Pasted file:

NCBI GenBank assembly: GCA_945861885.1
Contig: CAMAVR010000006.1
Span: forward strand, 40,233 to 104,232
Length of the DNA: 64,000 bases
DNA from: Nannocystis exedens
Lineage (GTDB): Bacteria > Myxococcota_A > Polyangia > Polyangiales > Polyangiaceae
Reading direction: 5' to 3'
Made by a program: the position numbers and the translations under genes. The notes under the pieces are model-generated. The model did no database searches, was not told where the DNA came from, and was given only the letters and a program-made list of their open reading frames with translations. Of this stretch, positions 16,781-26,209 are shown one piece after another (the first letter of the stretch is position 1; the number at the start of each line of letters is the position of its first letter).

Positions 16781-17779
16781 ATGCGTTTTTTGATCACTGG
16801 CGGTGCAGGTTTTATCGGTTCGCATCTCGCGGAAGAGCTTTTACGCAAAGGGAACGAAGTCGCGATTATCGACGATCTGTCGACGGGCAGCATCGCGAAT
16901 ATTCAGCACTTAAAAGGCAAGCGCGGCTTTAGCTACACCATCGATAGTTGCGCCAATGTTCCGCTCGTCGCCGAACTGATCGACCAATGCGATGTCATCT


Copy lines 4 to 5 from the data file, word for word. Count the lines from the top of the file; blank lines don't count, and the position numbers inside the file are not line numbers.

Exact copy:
Length of the DNA: 64,000 bases
DNA from: Nannocystis exedens